While nature determined the color and clarity of a diamond, man is responsible for the cut quality which brings it to life. The planning, proportions, cutting precision and details of finish determine how brilliant, dispersive and scintillating the diamond will be. If the cutting factors under man's control are not optimized, the appearance of the diamond can be adversely affected.
Diamond faceting has changed over time, particularly as lighting has evolved. There are many shapes and cutting styles, each with different visual properties. The most popular diamond in the age of modern electric lighting is the Round Brilliant.
When a ray of light touches the surface, part of it is reflected back. This is called external refraction. The rest of the ray penetrates the stone and moves through it. This is known as refraction. The part of the ray reflected back to the surface exits, broken into spectral colors in a prism-like effect. This is known as dispersion. All of these elements contribute to the appearance of a diamond.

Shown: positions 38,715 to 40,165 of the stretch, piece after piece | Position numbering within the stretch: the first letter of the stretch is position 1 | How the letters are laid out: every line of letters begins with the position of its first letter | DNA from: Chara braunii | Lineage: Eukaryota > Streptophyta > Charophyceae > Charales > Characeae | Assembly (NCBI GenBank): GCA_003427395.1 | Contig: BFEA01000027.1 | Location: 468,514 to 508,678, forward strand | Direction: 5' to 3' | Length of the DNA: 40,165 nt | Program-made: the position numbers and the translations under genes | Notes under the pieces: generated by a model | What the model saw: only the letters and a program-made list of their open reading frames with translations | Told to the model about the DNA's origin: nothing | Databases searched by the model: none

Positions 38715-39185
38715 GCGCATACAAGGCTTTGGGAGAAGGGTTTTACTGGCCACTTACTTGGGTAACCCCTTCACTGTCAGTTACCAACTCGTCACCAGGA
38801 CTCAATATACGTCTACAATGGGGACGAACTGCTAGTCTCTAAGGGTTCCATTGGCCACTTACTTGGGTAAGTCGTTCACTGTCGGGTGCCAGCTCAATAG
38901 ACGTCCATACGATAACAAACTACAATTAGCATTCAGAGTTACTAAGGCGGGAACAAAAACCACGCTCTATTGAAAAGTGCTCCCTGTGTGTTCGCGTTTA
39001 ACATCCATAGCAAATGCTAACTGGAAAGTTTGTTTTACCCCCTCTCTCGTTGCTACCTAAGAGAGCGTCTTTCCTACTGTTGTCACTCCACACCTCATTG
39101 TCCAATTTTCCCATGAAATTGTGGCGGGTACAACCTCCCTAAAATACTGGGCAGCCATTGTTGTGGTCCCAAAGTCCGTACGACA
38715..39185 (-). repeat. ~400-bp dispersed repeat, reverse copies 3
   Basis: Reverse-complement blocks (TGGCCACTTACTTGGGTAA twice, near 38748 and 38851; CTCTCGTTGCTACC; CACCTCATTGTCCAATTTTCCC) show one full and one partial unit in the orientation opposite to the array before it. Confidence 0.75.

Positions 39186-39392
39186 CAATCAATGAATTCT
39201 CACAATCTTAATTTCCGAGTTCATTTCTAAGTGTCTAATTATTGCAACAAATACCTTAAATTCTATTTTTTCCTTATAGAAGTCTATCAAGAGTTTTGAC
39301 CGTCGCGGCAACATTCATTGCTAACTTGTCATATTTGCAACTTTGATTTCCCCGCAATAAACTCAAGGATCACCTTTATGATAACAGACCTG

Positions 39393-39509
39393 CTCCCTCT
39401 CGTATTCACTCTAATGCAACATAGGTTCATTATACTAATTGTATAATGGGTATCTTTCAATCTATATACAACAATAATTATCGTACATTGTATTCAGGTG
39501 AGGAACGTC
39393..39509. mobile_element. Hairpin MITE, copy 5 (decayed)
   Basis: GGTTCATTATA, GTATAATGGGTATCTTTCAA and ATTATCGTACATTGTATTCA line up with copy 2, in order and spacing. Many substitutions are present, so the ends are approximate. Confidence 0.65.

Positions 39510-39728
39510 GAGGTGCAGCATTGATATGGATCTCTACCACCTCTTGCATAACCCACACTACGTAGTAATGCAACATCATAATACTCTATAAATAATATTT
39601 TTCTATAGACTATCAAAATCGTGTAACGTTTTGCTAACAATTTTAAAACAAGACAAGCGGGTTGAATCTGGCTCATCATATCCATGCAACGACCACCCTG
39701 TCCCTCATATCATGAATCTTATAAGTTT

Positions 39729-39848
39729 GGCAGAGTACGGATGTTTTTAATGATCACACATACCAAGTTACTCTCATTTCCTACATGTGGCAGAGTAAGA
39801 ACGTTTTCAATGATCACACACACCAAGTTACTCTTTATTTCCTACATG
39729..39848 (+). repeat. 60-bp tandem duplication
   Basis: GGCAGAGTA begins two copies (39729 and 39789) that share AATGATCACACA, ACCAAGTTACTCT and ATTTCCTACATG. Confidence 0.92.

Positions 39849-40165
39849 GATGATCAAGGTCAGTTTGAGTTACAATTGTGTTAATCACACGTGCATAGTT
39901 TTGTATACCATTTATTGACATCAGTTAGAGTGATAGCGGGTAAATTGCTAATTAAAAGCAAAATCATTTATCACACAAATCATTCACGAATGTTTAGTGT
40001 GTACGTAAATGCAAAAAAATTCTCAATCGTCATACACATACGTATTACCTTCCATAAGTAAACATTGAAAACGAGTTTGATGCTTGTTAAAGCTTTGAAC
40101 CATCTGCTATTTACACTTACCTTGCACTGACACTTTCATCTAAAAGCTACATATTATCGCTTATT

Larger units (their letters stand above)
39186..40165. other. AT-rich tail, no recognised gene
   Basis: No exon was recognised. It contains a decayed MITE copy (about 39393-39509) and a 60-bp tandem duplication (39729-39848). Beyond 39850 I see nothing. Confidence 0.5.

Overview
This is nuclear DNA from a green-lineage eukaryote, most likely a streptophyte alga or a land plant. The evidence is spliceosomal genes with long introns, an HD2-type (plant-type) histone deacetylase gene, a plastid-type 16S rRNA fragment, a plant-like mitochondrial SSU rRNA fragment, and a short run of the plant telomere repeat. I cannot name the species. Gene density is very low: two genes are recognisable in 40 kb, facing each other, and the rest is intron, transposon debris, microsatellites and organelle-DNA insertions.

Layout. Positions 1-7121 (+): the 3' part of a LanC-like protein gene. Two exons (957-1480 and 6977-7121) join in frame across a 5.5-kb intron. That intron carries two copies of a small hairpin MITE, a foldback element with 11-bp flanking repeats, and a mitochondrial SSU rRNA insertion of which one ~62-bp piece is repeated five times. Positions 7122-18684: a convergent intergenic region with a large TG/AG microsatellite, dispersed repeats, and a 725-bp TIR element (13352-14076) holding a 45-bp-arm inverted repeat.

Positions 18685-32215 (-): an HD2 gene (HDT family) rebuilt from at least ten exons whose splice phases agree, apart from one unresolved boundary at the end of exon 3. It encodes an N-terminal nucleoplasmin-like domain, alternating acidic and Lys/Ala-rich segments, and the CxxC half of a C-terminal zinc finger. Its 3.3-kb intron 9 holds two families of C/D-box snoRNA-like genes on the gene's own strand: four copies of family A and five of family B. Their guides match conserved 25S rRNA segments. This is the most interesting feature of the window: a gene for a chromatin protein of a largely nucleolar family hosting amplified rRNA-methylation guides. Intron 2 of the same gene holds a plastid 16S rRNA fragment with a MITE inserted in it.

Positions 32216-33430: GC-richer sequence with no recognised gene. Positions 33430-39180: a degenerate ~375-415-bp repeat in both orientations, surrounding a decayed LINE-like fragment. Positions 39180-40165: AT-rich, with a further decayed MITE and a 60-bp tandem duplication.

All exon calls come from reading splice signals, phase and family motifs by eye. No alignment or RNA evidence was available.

Elements of diamond beauty can be described as brilliance (all light returning to the eye), dispersion or 'fire' (seen as white light is broken into spectral colors), contrast patterns (contrasting light and dark areas created by the viewer's reflection) and scintillation or 'sparkle' (seen as the diamond, the light source or the observer move). These qualities combine to create the life of the diamond and the way it reacts to lighting and environment.